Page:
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UNT art students bring new life to Lake Forest Village

UNT art students bring new life to Lake Forest Village

Figure Drawing Senior Mani Negarestan stands next to his sculpture "tsen-tainte" next to the lake of The Good Samaritan Society of Lake Forest Village. Negarestan's sculpture, made of wood and white paint, is an abstract representation of the movement and posture of a running horse's body.

UNT art students bring new life to Lake Forest Village
April 08
22:06 2017

UNT art students were honored in March at a reception for their sculpture displays at the Lake Forest Village retirement center.

The artists, Felicia Jordan, Mani Negarestan, Lauren Noorlag and Emily Sides, were chosen among the 20 students in UNT’s Studio Art and Sculpture program, led by assistant professor Alicia Eggert. Their four artworks were inspired by the Lake Forest Village campus and will be on display for approximately a year.

“We have a sculpture in existence on our campus and we have several residents who are artists,” said Laura Wells, director of resource development. “It just started with the idea [that] it would be really cool to involve students from UNT or have other sculptures on campus.”

Wells got in touch with Eggert, who eagerly agreed to the offer.

“I wanted to give my students an opportunity to working the public arts sphere because it’s a way artists can make a decent living after school,” Eggert said. “I wanted to give them the experience of working with a community to develop and fabricate something for a specific place.”

Each piece was voted on and critiqued by the residents and staff. Afterward, students came up the campus to install them in their desired locations.

The project has been ongoing since the fall semester.

“All this work was done for a class last fall,” Eggert said. “The fact that they’re taking time out of their classes this semester to come and set up the work made it really special.”

UNT sculpture students Emily Sides, Mani Negarestan, Felicia Jordan and Lauren Noorlag (left to right) stand after being recognized for their efforts in creating outdoor sculptures for the residents of The Good Samaritan Society of Lake Forest Village in Denton. The students each created an outdoor sculpture that helped to enhance The Good Samaritan campus. Katie Jenkins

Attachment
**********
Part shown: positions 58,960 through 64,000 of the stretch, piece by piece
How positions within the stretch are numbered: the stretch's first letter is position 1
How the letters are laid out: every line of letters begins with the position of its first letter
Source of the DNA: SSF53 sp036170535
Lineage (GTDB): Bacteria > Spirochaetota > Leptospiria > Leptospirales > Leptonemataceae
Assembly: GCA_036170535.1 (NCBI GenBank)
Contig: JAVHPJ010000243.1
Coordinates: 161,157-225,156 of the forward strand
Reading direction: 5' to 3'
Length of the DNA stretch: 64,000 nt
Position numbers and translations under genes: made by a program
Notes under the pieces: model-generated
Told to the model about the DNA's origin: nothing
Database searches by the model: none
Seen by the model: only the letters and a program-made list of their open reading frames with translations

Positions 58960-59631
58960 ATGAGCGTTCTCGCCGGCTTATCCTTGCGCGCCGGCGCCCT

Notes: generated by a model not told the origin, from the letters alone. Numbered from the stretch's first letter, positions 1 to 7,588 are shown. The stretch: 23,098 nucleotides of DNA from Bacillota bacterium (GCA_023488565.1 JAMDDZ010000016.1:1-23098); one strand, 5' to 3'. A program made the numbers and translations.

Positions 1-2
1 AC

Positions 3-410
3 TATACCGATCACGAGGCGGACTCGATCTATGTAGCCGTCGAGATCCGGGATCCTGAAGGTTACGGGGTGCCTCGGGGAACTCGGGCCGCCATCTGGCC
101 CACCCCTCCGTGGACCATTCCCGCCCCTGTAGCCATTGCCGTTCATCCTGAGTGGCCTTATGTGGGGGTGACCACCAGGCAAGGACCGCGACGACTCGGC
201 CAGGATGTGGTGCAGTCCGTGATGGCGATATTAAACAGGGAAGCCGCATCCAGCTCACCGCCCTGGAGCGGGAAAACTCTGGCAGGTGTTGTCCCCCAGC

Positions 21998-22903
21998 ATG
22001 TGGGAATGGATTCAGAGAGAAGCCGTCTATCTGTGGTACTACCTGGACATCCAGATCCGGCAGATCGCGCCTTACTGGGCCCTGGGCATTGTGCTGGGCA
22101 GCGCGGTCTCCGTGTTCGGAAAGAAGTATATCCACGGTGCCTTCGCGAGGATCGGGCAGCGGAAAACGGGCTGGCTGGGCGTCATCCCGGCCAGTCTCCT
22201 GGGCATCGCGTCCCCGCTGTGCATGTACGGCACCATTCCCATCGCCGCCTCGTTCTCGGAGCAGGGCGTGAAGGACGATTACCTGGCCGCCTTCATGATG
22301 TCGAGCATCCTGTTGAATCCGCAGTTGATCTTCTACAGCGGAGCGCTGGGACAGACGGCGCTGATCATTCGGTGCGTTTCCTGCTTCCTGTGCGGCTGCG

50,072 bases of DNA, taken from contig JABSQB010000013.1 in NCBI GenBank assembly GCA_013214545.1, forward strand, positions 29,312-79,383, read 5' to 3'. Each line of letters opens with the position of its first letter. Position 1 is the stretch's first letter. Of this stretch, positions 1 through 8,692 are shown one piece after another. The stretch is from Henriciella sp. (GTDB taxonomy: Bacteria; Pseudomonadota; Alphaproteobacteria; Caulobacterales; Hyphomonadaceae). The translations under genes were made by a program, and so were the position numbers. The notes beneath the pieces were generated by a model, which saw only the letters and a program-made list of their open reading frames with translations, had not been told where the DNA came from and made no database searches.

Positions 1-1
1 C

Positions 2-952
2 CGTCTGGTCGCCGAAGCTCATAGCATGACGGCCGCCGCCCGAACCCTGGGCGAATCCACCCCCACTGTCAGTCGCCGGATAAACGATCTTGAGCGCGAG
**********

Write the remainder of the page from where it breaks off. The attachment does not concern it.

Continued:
Since the art has been on display, Wells says residents at the retirement home approach her all the time with questions about them.

“[A resident] said, ‘You have no idea what this means to me, just being able to interact with the students and inspire them in some way and see their pieces of art is so fulfilling to me,’” Wells said. “And that’s just one story. Every time I walk on this campus, they have questions.”

“Conifer,” created by sculpture senior Felicia Jordan, utilizes steel geometric shapes to imitate a pine cone.

While touring the campus, Jordan noticed an old pine tree that reminded her of something close to her own life.

“My mom has pine cone collections and it reminded me of that, so I [took back] like five of them and put them in my pocket,” Jordan said. “So just taking from the campus and giving back to it would be the ideal thing.”

Before the exhibit, Jordan came up to Lake Forest Village to put final touches on her installation. She said a whole group of residents gathered around her, simply to watch her work.

“A lot of the older ladies were welders in their younger days and they’re really fascinated with how art works and how the mind works,” Jordan said. “Their whole personality level and energy level has just been amazing.”

Sculpture senior Lauren Noorlag created “Peacock” as an interactive piece. It boasts a metal peacock with a steel plume and feathers, cans installed inside to be makeshift houses and feeders to inhabit birds from the surrounding area.

Residents have already spotted a couple of swallows curiously checking out the new digs.

“They love it,” Noorlag said. “When I auditioned my piece, they were really excited because there’s a bed and breakfast for birds out there. There’s already been bluejays and different types of birds up there.”

“Tsen-Tainte,” created by drawing and painting senior Mani Negarestan, utilized surrounding nature as inspiration.

The sculpture, made with plywood and painted in a vibrant white, stands on a hill near a small lake. Negarestan said he wanted it to be away from buildings, in a more natural setting.

“I was really inspired by horses and their movement, so that’s where I got my inspiration from,” Negarestan said. “That sense of energy and movement that makes it more abstract.”

Sculpture junior Emily Sides created “Folds,” a three-dimensional representation of geometric planes intersecting and creating a single geometric form.

Using black acrylic in lieu of her original vision of steel, Sides wanted a multidimensional quality to her work.

“I really just wanted a reflective quality piece so that whenever people walked by they saw themselves but yet still saw nature,” Sides said.

The artworks will continue to stay at the center, possibly rotating after another competition in the future.

“Our plan is for this to be an annual thing,” Wells said. “We really weren’t sure that this would come into fruition but it did. I’d love to see this grow and I’d love to see the community get involved.”

Featured Image: Drawing and painting senior Mani Negarestan stands next to his sculpture “Tsen-Tainte,” which sits next to the lake of The Good Samaritan Society of Lake Forest Village. Negarestan’s sculpture, made of wood and white paint, is an abstract representation of the movement and posture of a running horse’s body. Katie Jenkins

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